Remembering Archie

Hereditary Chief, Archie Robinson, helped rescue his First Nations community with salmon farming

By Fabian Dawson
SeaWestNews

First Nations elder Archie Robinson Sr., who helped rescue his remote coastal community from economic disaster with a sustainable fish farming operation, has died.

Robinson, the plain-speaking Hereditary Chief of the Kitasoo/Xai’xais, the First Nations community of Klemtu located in the heart of the Great Bear Rainforest, was 85 years-old.

A fierce supporter of salmon farming and other forms of sustainable aquaculture to create healthy First Nations coastal communities, Robinson was remembered as a passionate and charismatic leader who put his community ahead of the individual.

“Archie was determined to see Klemtu’s youth have opportunities, whether it be education, athletics, or employment…his personal drive and dedication will be sorely missed,” said Ian Roberts, who worked with the First Nations group in B.C. as it embarked on a partnership with Mowi, then known as Marine Harvest.

“Archie, even in his later years where he struggled with mobility, would be there to organise and support sporting events, and other community gatherings. I will always remember my meetings with Archie with great fondness – whether in the boardroom or just hanging at his home while he carved at the kitchen table,” said Roberts who is now Director of Communications for Mowi in Scotland.

Isaiah Robinson, a band councillor, said; “Archie has left a wonderful legacy for all of us to emulate.”

“There is a big hole in our community now as we mourn the loss of our hereditary chief who taught us the language and ways of our ancestors,” said Robinson.

“He helped lead us out of a dark era with his energy and vision…the legacy of Chief Archie Robinson will always live on in Klemtu.”

The Kitasoo/Xai’xais Nation has about 500 band members, most of whom live in Klemtu, across from the southern tip of Haida Gwaii ensconced by B.C.’s rugged central coast, long fjords, deep valleys and the fabled peaks of the Pacific Coast Range Mountains.

When a long-operating fish packing firm, the only employer in Klemtu abruptly shut down in 1989, Chief Robinson and other band leaders set up and operated a fish farm to keep the hard-hit community going.

The fish farm, however, could not achieve the economy of scale required to compete on the global market or withstand the drop in salmon prices in the 1990s, according to the Indigenous Business and Investment Council of B.C.

The Kitasoo/Xai’Xais then invited Marine Harvest Canada (Mowi) to Klemtu in the mid-1990s and that paved the way for the first partnership between First Nations and finfish farmers on the B.C. Coast.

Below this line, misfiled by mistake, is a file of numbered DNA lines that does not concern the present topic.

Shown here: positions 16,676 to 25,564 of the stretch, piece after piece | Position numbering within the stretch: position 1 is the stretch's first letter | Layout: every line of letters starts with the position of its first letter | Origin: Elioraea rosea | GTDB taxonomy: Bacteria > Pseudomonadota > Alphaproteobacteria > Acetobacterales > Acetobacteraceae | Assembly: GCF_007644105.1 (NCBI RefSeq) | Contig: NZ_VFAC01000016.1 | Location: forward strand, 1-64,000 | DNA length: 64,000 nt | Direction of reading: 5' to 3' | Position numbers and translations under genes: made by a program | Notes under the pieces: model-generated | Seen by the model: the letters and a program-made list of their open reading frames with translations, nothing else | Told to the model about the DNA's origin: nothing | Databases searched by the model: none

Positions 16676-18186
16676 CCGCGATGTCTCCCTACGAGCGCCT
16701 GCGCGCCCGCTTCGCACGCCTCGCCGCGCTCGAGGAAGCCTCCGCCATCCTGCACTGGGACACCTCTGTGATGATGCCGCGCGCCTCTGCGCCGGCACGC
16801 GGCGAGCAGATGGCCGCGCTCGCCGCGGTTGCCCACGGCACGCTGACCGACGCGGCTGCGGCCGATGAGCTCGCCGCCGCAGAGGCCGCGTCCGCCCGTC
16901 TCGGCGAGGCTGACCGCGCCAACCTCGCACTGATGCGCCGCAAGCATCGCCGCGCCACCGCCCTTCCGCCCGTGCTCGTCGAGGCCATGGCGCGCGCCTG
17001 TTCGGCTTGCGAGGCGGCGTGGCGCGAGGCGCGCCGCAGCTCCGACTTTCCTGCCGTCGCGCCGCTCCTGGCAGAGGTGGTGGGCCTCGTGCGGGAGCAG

“This agreement set the standard for how we engaged with other First Nations,” said Roberts.

Today, 20 BC First Nations have partnership agreements for farming salmon in their territory resulting in 78% of all salmon farmed in the province falling under a beneficial partnership with a First Nation.

“We have done wonders since we got into partnership with Marine Harvest (Mowi). Our young people are coming out and going shopping. They never used to do that before. They go to Port Hardy. Get lots of grub for their families and other stuff. Before that they just relied on welfare, which we don’t want.” Chief Robinson told a Legislative Inquiry on Sustainable Aquaculture.

“Work together and learn to love one another. That’s the key. Learn to work together. If we can’t do that, we won’t accomplish anything of what we want done,” he told activists who opposed fish farming operations in B.C.

Last October, building on a relationship bound by strict environmental protocols, Mowi Canada West entered into a new 10-year agreement with the Kitasoo/Xai’Xais First Nation for economic development and employment centred around salmon farming and processing in Klemtu.

Mowi and the Kitasoo/Xai’Xais have also committed to work together to develop a skills training program for the people of Klemtu with the goal of ensuring that the jobs generated under the agreement are filled by members of the Nation.

There are now six salmon farms in Kitasoo/Xai’Xais territory, a testament to Chief Robinson’s enduring legacy for his community to achieve “one earner for each household”.

Photo illustration – Portrait of Archie Robinson Sr. Hereditary Chief of the Kitasoo/Xai’xais by David Goatley, courtesy of the Robinson family.

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